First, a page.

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Sen. Rand Paul talks with reporters on May 13. Photo: Tom Williams/CQ-Roll Call, Inc via Getty Images

Sen. Rand Paul (R-Ky.) introduced a bill on Thursday that would prohibit federal law enforcement and local police that receive federal funding from entering homes without warning through a "no-knock" warrant, which was reportedly obtained by the officers that shot Louisville resident Breonna Taylor in her home on March 13.

Why it matters: In the wake of nationwide protests against the killing of George Floyd, there's now a bipartisan consensus that police reform is necessary.

  • Senate Republicans led by Sen. Tim Scott (R-S.C.) are planning a package that would require states to provide data on the use of no-knock warrants, but Paul's proposal goes even further.
  • House Democrats, meanwhile, have proposed their own bill that would reform police training, make lynching a federal crime, and ban chokeholds and the use of no-knock warrants in drug cases.

The backdrop: Police who entered Taylor's home were reportedly investigating two men they believed to be selling drugs out of a house far from her house, according to the Louisville Courier Journal. They used a battering ram to break down her door and shot Taylor at least eight times after her boyfriend fired his gun at an officer in self-defense.

What he's saying: “After talking with Breonna Taylor’s family, I’ve come to the conclusion that it’s long past time to get rid of no-knock warrants. This bill will effectively end no-knock raids in the United States,” Paul said.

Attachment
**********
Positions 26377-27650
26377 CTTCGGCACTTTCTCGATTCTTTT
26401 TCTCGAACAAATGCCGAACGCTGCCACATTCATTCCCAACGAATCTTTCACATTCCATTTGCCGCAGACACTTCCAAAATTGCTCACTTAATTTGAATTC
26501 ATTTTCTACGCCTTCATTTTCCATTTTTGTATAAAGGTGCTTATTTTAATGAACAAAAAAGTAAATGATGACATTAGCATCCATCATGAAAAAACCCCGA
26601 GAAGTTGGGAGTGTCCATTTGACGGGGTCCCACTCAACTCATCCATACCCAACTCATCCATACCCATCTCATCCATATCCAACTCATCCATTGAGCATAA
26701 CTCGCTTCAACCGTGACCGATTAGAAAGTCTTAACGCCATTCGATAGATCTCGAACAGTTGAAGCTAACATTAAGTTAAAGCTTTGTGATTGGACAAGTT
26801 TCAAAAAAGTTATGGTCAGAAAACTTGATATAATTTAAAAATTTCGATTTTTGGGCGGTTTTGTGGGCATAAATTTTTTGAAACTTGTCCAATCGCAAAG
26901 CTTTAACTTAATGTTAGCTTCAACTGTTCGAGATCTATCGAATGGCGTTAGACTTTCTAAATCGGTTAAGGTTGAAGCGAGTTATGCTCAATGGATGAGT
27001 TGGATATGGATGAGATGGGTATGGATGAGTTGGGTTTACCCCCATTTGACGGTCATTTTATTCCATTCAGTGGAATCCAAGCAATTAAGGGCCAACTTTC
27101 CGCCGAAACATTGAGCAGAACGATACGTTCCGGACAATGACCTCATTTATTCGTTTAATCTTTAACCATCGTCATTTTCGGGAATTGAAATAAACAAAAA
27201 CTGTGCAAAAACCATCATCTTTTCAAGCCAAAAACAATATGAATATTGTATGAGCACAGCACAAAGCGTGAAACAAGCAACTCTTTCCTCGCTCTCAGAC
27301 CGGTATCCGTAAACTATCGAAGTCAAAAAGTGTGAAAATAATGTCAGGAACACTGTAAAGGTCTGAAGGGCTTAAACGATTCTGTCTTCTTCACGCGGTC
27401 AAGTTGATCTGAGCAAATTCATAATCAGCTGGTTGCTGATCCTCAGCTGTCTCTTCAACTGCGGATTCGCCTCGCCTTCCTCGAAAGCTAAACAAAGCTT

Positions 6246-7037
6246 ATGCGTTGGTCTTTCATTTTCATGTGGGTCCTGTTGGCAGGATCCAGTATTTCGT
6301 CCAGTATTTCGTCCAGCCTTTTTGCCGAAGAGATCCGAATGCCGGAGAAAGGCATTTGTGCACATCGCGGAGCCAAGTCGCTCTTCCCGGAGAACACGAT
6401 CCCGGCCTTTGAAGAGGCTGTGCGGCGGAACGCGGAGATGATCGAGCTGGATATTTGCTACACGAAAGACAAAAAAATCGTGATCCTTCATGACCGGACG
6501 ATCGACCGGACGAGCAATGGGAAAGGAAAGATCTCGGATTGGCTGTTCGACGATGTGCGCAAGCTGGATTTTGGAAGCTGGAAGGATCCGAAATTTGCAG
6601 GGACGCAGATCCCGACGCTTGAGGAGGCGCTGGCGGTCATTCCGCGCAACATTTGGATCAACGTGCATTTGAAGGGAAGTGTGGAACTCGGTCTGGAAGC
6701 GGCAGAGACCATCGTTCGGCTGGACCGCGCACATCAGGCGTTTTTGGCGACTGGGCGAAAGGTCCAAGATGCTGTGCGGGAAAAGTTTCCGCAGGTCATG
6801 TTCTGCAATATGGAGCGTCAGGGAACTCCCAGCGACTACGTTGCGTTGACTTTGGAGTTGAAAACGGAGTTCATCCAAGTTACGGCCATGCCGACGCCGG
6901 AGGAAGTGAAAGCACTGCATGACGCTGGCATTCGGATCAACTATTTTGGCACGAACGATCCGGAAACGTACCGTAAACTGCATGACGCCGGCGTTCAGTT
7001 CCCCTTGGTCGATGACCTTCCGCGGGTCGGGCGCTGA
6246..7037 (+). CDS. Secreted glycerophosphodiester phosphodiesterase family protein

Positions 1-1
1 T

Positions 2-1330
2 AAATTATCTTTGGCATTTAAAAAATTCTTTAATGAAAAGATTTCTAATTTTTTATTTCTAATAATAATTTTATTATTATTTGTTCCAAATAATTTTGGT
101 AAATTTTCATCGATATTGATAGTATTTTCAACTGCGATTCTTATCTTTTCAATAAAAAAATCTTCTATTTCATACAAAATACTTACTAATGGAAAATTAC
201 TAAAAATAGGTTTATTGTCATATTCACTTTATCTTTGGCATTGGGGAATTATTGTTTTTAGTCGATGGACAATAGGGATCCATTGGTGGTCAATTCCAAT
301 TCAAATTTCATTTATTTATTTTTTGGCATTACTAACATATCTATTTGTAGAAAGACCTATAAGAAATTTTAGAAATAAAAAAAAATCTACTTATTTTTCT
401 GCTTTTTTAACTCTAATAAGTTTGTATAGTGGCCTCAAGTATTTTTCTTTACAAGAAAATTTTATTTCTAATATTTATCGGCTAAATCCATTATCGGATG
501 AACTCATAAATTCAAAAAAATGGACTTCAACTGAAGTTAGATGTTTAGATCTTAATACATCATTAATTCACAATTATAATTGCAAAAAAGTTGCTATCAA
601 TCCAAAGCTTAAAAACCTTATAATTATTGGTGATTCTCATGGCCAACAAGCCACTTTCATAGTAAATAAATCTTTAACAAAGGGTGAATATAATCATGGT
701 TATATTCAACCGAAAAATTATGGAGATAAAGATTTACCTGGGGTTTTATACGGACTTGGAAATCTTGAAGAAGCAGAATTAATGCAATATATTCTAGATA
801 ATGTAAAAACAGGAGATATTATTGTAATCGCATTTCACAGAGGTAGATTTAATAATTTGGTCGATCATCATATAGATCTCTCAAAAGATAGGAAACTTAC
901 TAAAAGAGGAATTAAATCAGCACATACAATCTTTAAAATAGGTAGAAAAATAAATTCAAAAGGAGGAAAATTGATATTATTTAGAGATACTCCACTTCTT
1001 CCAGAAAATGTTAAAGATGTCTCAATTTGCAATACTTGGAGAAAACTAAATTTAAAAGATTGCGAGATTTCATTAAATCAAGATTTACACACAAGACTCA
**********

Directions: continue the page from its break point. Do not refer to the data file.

Go deeper: Breonna Taylor police report lists injuries as "none," as detective reassigned

Go deeper

Updated Sep 1, 2020 - Sports

Naomi Osaka wears Breonna Taylor mask at U.S. Open

Tennis star Naomi Osaka said Monday night after wearing a mask bearing the name "Breonna Taylor" during her win over fellow Japanese player Misaki Doi she plans to highlight other names during the U.S. Open this tournament.

What she's saying: Osaka said after the match that she has seven face coverings with names in total. "It's quite sad that seven masks isn't enough for the amount of names," she said. "So hopefully I'll get to the final and you can see all of them."

Scoop: USAID chief tests positive for coronavirus

An Air Force cargo jet delivers USAID supplies to Russia earlier this year. Photo: Mikhail Metzel/TASS via Getty Images)

The acting administrator of the United States Agency for International Development informed senior staff Wednesday he has tested positive for coronavirus, two sources familiar with the call tell Axios.

Why it matters: John Barsa, who staffers say rarely wears a mask in their office, is the latest in a series of top administration officials to contract the virus. His positive diagnosis comes amid broader turmoil at the agency following the election.

Bryan Walsh, author of Future
2 hours ago - Health

COVID-19 shows a bright future for vaccines

Illustration: Annelise Capossela/Axios

Promising results from COVID-19 vaccine trials offer hope not just that the pandemic could be ended sooner than expected, but that medicine itself may have a powerful new weapon.

Why it matters: Vaccines are, in the words of one expert, "the single most life-saving innovation ever," but progress had slowed in recent years. New gene-based technology that sped the arrival of the COVID vaccine will boost the overall field, and could even extend to mass killers like cancer.

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